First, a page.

Trump Touts Questionable Survey Results

A national survey promoted by President Donald Trump may not show that “50% of Americans AGREE that Robert Mueller’s investigation is a Witch Hunt,” as he tweeted.

The Suffolk University/USA Today survey, taken March 13-17, asked the following: “President Trump has called the Special Counsel’s investigation a ‘witch hunt’ and said he’s been subjected to more investigations than previous presidents because of politics. Do you agree?”

Of the 1,000 registered voters questioned, 50.3 percent of them answered “yes”; 46.8 percent said “no”; 2.7 percent were “undecided”; and 0.2 percent “refused” to answer.

But it’s not clear which of Trump’s claims respondents were agreeing or disagreeing with — that the Russia investigation is a “witch hunt,” or that there have been more politically motivated investigations of Trump than other presidents.

The survey question is “flawed,” Timothy Johnson, a past president of the American Association for Public Opinion Research, told us in an interview.

Other recent polls indicate that Americans have a more favorable opinion of Mueller’s investigation into possible collusion between the Russian government and Trump’s 2016 presidential campaign.

A CNN poll published in February found that 58 percent of respondents said Russia’s election interference is “a serious matter that should be fully investigated,” while 37 percent said the Mueller investigation is “mainly an effort to discredit Donald Trump’s presidency.”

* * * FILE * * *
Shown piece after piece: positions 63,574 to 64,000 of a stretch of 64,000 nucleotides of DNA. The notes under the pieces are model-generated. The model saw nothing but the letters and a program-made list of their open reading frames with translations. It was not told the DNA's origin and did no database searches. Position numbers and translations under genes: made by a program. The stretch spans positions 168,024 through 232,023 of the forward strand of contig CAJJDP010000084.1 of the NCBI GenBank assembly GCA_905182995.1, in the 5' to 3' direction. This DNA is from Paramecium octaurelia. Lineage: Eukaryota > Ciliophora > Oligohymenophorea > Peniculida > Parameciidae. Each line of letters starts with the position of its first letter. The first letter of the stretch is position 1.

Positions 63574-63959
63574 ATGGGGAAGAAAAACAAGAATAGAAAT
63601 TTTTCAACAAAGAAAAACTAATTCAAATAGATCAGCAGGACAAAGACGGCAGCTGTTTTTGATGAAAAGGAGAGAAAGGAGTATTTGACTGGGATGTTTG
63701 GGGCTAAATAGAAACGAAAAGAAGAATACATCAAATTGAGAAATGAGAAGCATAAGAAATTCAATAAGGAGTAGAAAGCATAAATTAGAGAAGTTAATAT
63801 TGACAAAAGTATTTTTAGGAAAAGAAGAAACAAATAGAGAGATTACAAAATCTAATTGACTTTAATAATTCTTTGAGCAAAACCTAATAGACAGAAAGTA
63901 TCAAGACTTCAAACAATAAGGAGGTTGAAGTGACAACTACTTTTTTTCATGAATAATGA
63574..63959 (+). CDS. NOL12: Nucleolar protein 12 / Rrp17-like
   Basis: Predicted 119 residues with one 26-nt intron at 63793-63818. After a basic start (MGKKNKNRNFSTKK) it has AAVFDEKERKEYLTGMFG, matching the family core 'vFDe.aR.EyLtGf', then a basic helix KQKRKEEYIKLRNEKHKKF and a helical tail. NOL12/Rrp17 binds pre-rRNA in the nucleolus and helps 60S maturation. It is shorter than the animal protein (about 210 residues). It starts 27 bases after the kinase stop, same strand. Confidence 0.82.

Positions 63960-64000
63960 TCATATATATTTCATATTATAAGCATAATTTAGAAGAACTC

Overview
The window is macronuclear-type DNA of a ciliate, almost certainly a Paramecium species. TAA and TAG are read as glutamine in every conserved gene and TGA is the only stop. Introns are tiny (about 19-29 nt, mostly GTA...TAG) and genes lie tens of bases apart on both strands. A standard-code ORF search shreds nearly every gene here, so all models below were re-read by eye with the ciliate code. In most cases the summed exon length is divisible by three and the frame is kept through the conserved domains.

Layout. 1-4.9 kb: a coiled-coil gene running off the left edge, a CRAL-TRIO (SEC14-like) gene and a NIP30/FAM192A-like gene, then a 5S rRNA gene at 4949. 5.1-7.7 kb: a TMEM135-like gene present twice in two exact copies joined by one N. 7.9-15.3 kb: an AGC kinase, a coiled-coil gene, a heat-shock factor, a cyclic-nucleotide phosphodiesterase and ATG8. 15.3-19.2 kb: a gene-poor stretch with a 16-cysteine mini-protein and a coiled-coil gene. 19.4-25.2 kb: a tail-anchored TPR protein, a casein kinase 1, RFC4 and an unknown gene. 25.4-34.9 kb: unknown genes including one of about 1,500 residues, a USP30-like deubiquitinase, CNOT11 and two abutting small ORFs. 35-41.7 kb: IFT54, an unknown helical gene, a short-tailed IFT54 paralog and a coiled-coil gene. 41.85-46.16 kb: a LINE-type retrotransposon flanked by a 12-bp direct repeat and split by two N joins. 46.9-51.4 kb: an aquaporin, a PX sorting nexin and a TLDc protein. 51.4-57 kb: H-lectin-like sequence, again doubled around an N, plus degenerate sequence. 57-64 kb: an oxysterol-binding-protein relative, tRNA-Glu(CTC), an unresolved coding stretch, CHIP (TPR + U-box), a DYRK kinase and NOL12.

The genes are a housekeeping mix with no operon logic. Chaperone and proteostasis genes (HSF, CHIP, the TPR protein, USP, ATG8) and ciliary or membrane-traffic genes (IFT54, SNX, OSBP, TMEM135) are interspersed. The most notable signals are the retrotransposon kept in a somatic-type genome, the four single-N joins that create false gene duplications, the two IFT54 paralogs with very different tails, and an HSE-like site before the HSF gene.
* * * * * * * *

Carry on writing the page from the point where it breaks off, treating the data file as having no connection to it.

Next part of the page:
In addition, a Washington Post/Schar School poll published last month found that 57 percent of adults thought “Mueller is mainly interested in (finding out the truth),” while 36 percent said he is “mainly interested in (hurting Trump politically).”

Trump, who has repeatedly referred to the nearly two-year-long investigation as a “witch hunt,” sent his tweet after the Suffolk University/USA Today poll results were released March 18.

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USA Today published an article about the results that carried the headline “Poll: Half of Americans say Trump is victim of a ‘witch hunt’ as trust in Mueller erodes.”

But the responses were based on a problematic survey question, some experts say.

Again, the survey asked: “President Trump has called the Special Counsel’s investigation a ‘witch hunt’ and said he’s been subjected to more investigations than previous presidents because of politics. Do you agree?”

“The first problem is that it’s a double-barreled question,” said Johnson, who is also the director of the Survey Research Laboratory and professor of public administration at the University of Illinois at Chicago. A double-barreled question is one that asks respondents to answer two questions at once.

Are they being asked if they agree that the investigation is a “witch hunt,” or that Trump has been investigated more often because of politics, Johnson said. Those who responded with “yes” could have been answering either question or both.

Monmouth University Polling Institute Director Patrick Murray made a similar point about the Suffolk University/USA Today survey question in a Twitter thread on March 18.

Another issue is that the question doesn’t offer a counter to Trump’s claim. “It only tells one side of the story,”Johnson said.

He said it would be better to ask respondents if they agree that the investigation is a “witch hunt,” as Trump claimed, or if they agree that possible collusion is something that “needs to be investigated thoroughly,” as others have claimed.

“It’s always the goal to be balanced,” he said.